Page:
So to make life a little easier, you now have to have an OpenID account to login to this site. Only users who have logged in can create/change tickets, wiki and post comments to my blog.
There are quite a few OpenID Providers, so it should be quite easy. You may already have an OpenID!
However, due to how the OpenID plugin works with Trac your username will look a little odd. This is because your OpenID is basically a FQDN, just like a web address. So it's best to use a provider like !http://
You can see from this post that my OpenID is roy.marples.name, which shows that having your own domain and OpenID server is important if you want to look good ;)
My Trac spam filters seem to have stopped working. So in an effort to tide the spam, this site now requires user registration to post tickets or edit the wiki's. One user account covers all trac projects, but you have preferences for each.
We'll see how it goes :)
A few programs in base system needed to be changed due to having their own getline function, most of which aren't anything like getline(3). Hopefully there won't be much fallout in pkgsrc as a result.
getline(3) is prefered over over functions such as fgetln(3) and fgets(3) because it's standards based and you get a dynamic buffer for really really long lines. However, POSIX did drop the ball on making it a standard from the GNU extension - it should return 0 on EOF and more importantly be called fgetline. Oh well.
I shall be rolling getline(3) support into dhcpcd later, but I'll have to do a link test in the Makefile to see if we can use it. I'm unsure if I want to have a mini configure for dhcpcd or to keep using just make extensions ....
So, I'm now finally natviely IPv6 enabled :)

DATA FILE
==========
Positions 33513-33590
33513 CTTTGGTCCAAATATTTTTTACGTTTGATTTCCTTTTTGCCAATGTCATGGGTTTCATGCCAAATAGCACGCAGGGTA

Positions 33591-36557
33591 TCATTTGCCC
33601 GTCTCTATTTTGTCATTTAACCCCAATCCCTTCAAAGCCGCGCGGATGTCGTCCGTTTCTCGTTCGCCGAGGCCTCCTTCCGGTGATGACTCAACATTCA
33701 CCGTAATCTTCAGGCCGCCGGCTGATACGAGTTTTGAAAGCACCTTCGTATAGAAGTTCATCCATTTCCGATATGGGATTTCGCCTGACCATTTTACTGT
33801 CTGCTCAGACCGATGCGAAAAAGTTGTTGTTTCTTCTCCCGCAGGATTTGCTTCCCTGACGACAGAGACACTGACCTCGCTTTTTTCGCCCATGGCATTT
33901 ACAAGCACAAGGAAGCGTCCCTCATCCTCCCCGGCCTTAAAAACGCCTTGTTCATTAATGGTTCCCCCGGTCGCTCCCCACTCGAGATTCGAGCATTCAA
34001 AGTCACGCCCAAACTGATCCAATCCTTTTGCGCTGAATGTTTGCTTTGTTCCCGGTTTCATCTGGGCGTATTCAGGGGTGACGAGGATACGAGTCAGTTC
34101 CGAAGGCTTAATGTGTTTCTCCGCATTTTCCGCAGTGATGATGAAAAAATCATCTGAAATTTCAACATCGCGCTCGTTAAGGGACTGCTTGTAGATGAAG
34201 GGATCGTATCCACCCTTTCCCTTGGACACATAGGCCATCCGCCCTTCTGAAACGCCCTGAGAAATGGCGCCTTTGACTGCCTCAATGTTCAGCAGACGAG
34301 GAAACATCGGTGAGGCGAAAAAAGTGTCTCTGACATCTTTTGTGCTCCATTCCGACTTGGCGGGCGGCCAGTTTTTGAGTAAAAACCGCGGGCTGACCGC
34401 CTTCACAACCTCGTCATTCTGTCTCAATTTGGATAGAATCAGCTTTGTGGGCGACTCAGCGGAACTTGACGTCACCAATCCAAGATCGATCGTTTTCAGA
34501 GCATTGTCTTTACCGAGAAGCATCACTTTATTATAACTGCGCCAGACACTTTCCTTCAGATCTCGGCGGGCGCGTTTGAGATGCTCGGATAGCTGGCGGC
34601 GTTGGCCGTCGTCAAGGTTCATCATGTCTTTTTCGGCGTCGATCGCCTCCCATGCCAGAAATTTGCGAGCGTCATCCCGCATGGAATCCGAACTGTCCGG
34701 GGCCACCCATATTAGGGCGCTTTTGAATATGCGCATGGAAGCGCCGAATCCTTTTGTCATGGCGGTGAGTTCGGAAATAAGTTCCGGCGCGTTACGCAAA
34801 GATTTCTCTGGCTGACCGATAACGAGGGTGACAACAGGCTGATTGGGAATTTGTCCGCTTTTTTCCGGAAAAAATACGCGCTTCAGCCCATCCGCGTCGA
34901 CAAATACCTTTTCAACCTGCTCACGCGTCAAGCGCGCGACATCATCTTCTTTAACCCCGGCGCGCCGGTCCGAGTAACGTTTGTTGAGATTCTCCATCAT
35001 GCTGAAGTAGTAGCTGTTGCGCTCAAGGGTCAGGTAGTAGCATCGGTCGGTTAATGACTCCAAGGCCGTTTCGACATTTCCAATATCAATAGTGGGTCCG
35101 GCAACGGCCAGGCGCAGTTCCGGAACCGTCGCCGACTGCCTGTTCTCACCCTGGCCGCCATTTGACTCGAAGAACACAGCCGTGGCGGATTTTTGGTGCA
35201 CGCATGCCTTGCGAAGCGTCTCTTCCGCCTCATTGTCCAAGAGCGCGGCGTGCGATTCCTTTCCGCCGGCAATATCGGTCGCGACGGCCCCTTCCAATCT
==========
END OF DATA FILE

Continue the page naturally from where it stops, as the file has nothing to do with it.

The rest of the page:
This led to an interesting debtate about my internet connection. In a nutshell my Drayetk Vigor 100 is broken, but apparently by design. The problem is this - for IPv4 goes through my NAT whose public IP has an MTU of 1492 so Path MTU Discovery works fine. However IPv6 does not need NAT and the PPPoE interface does not have a public IPv6 and nor do the internal clients use it even it there was one. So the path MTU is 1500, which is too big for the PPPoE to handle.
The correct solution is to obviously terminate the IPv6 on a PPPoA connection, but only the Cisco 877 router does this and that's outside of my price range, even on eBay. One solution is to clamp the MSS on the router to 1430 so that all clients work. But this is a hack. The best solution with my hardware is to force the MTU to 1492 for all nodes inside my network, so they share the same MTU as the PPPoE so that Path MTU Discovery works.
You can see this working for yourself on IPv6 now, as this site is IPv6 enabled and sits behind the PPPoE link. You'll need to query IPv4 servers for the address though as I don't yet have a glue record for IPv6, but as I'm changing registrar that should change in a few weeks :)
Because of this, I've made the dhcpcd default to request and use the MTU value if offered by the DHCP server. You'll be seeing this in dhcpcd-5.0.5 (now out). dhcpcd-5.0.6 will feature restoring the MTU correctly between leases.